Like every dog, the Chessie needs early socialization — exposure to many different people, places, sights and sounds. Even with socialization, his temperament is such that as an adult he isn’t exuberantly friendly with strangers; he tends to be reserved when meeting people for the first time. This characteristic makes him an excellent watchdog who is highly protective of his people and property. On the down side, some Chessies can be aggressive toward other dogs. In both instances, your Chessie must learn to defer to your leadership when it comes to interacting with other people and dogs.
Train your Chessie with consistency and positive reinforcement — rewards for correct behavior. Keep training fun and avoid repetition so he doesn’t become bored. Always end training sessions on a high note, praising or rewarding him for something he’s done well. In other words, quit while you’re both ahead! He learns best from people he knows and loves, so don’t try to take the easy way out by sending him off to a trainer. This loyal dog will work best for you if you train him yourself.
The Chessie often has an excellent rapport with children, but he won’t tolerate abuse from them. In most situations, if he doesn’t like the way he’s being treated, he’ll get up and leave the situation if possible. Interactions between small children and any dog should always be supervised.
A healthy, temperamentally sound Chessie puppy is active and inquisitive with a glossy coat and pink gums and tongue. Puppies should already be enthusiastically retrieving objects, unperturbed by loud noises, and eager to approach people. They should never seem shy, fearful, or aggressive.
With such a good start in life, plus your leadership and training, this serious, sensitive, and strong-minded dog will become a well-loved member of the family.
- Chessies require a great deal of exercise, including swimming if possible. If they don’t receive adequate exercise, they can become frustrated and destructive.
- Chesapeake Bay Retrievers are not recommended for inexperienced or first-time dog owners.
- They can be prone to dominance problems if not properly trained and socialized. You must provide strong leadership without being harsh.
- Chessies can be more aggressive, willful, and reserved with strangers than other retrievers.
- Chesapeake Bay Retrievers may be combative toward other dogs.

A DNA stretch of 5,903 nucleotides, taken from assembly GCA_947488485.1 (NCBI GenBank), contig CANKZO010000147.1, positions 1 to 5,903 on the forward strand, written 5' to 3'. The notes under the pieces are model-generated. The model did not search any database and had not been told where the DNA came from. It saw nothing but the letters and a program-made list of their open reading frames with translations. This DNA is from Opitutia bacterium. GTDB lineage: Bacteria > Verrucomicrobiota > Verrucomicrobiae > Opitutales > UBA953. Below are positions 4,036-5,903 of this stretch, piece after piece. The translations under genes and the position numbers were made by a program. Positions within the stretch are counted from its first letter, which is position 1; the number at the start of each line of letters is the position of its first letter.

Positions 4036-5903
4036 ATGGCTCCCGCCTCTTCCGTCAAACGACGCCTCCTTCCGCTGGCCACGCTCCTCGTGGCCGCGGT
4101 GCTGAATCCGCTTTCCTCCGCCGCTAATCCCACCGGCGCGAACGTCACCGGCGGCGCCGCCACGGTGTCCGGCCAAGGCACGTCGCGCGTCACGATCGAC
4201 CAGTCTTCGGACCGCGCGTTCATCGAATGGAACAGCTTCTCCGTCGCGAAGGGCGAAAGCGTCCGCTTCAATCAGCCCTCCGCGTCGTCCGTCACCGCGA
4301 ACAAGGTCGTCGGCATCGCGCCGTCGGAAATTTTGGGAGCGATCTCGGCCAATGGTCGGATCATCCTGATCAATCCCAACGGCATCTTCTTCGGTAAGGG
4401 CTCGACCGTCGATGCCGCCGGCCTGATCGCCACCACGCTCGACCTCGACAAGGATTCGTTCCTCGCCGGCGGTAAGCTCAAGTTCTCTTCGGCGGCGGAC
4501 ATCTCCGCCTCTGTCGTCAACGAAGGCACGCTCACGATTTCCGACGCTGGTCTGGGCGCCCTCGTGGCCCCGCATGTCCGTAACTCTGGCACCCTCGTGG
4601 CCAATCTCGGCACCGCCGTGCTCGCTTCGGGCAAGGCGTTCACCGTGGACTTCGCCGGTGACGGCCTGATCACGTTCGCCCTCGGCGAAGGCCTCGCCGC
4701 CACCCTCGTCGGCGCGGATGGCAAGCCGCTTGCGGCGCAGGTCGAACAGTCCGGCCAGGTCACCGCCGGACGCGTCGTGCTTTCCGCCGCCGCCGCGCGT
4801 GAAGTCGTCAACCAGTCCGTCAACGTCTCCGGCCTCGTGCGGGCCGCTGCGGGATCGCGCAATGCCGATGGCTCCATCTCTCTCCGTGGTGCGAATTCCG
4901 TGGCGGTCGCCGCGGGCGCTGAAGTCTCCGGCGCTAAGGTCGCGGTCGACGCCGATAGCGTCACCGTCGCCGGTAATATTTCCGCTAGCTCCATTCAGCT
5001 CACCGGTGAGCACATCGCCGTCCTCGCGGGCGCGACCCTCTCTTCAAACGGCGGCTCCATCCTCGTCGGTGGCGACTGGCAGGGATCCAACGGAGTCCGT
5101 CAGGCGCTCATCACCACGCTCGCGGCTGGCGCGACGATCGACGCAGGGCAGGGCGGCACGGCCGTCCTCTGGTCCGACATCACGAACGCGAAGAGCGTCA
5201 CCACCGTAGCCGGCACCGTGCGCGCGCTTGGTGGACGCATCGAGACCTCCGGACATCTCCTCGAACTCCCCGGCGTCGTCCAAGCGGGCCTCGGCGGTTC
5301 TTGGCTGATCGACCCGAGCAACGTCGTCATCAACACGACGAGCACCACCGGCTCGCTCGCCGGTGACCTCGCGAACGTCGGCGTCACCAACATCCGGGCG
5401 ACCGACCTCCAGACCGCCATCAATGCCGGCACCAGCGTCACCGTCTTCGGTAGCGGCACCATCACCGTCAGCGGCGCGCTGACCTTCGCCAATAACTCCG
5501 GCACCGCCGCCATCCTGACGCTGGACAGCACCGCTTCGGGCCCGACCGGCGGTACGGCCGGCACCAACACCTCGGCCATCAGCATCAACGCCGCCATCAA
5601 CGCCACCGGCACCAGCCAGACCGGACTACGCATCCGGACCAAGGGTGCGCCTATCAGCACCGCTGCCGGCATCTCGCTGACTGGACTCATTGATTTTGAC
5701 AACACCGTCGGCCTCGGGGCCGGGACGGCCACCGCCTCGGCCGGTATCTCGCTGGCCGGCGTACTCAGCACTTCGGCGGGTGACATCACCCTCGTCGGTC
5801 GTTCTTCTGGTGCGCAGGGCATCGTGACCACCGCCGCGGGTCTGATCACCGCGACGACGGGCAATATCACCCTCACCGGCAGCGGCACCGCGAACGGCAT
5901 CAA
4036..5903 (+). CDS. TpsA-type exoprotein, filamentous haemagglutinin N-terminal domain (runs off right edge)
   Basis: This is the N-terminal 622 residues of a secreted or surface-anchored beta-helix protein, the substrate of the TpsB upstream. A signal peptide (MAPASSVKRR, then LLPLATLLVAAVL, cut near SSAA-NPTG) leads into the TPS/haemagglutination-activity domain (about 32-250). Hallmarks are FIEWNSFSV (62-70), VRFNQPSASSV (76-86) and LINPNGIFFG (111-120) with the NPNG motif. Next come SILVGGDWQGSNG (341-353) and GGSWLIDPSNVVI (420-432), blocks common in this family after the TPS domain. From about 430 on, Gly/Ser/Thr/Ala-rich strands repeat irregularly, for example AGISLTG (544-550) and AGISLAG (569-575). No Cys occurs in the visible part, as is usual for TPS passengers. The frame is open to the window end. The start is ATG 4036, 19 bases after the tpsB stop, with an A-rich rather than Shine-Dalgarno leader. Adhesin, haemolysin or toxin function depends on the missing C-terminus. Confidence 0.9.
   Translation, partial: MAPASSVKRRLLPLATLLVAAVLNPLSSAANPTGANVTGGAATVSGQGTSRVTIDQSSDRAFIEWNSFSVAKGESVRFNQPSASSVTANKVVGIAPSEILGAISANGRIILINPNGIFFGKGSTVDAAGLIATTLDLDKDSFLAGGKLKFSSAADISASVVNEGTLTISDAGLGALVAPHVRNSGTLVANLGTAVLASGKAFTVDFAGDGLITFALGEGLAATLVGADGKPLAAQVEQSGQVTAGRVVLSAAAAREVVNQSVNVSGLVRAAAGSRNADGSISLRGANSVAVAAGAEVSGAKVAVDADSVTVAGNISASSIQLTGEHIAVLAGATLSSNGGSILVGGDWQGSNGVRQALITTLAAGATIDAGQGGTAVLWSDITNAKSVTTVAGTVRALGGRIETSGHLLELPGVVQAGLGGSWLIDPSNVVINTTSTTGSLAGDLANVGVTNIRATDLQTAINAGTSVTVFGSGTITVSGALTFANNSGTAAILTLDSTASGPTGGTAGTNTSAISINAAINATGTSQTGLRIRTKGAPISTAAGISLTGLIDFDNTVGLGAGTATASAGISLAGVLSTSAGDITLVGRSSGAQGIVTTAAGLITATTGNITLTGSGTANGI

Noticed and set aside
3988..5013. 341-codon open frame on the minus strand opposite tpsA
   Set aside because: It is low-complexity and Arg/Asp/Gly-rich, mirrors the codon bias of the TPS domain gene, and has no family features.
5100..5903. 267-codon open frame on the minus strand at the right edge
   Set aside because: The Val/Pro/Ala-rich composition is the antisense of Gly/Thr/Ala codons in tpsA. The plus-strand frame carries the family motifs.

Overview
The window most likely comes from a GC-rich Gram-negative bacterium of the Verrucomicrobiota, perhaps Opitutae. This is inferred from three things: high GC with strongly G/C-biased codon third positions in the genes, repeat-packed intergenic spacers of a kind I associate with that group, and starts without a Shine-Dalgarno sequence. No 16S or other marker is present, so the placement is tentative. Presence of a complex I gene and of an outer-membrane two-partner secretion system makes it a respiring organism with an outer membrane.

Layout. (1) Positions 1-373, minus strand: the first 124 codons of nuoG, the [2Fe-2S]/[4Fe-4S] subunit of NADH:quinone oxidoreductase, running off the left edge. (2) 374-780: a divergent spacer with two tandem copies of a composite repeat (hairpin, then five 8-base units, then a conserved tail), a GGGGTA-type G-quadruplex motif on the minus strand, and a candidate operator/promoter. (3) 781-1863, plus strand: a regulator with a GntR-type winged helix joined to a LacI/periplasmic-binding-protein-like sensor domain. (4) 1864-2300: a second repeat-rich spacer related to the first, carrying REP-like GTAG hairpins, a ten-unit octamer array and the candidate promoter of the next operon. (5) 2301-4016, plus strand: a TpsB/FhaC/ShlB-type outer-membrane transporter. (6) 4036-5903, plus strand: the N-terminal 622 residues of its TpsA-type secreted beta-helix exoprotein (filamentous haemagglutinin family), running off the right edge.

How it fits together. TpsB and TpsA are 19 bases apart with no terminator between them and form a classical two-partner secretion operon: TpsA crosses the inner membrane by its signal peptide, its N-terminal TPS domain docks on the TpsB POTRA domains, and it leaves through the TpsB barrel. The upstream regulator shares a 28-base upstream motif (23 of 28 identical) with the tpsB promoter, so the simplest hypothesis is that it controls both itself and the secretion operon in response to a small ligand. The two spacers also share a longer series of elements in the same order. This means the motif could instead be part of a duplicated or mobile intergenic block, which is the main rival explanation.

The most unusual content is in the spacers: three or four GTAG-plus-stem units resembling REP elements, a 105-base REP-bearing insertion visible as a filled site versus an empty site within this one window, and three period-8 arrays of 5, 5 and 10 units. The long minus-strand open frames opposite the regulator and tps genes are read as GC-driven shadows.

- Chessies are strong dogs, slow to mature, with a tendency to be territorial. They need firm training and management.
- To get a healthy dog, never buy a puppy from a backyard breeder, puppy mill, or pet store. Look for a reputable breeder who tests her breeding dogs to make sure they’re free of genetic diseases that they might pass onto the puppies, and that they have sound temperaments.
The Chesapeake Bay Retriever is one of the few breeds that can claim to be born in the USA. The breed is thought to descend from two Newfoundland dogs named Sailor and Canton who were traveling aboard a ship bound for England in 1807. The ship ran aground, but the crew and the two dogs Sailor, a dingy red male, and Canton, a black female, were rescued. Sailor found a home with John Mercer of West River and Canton with Dr. James Stewart of Sparrow’s Point.
Both dogs gained a reputation as excellent water dogs, especially when it came to duck hunting, and their puppies inherited their abilities — and their unusual yellowish or amber-colored eyes. There was no recorded mating of the two dogs, but seventy years later, when strains from both the eastern and western shores of Maryland met at the Poultry & Fanciers Association show in Baltimore in 1877, their similarities were sufficient that they were recognized as one breed, “The Chesapeake Bay Ducking Dog.” Records show that the offspring of Canton and Sailor were intermingled at the Carroll Island Kennels and spread from there throughout the region.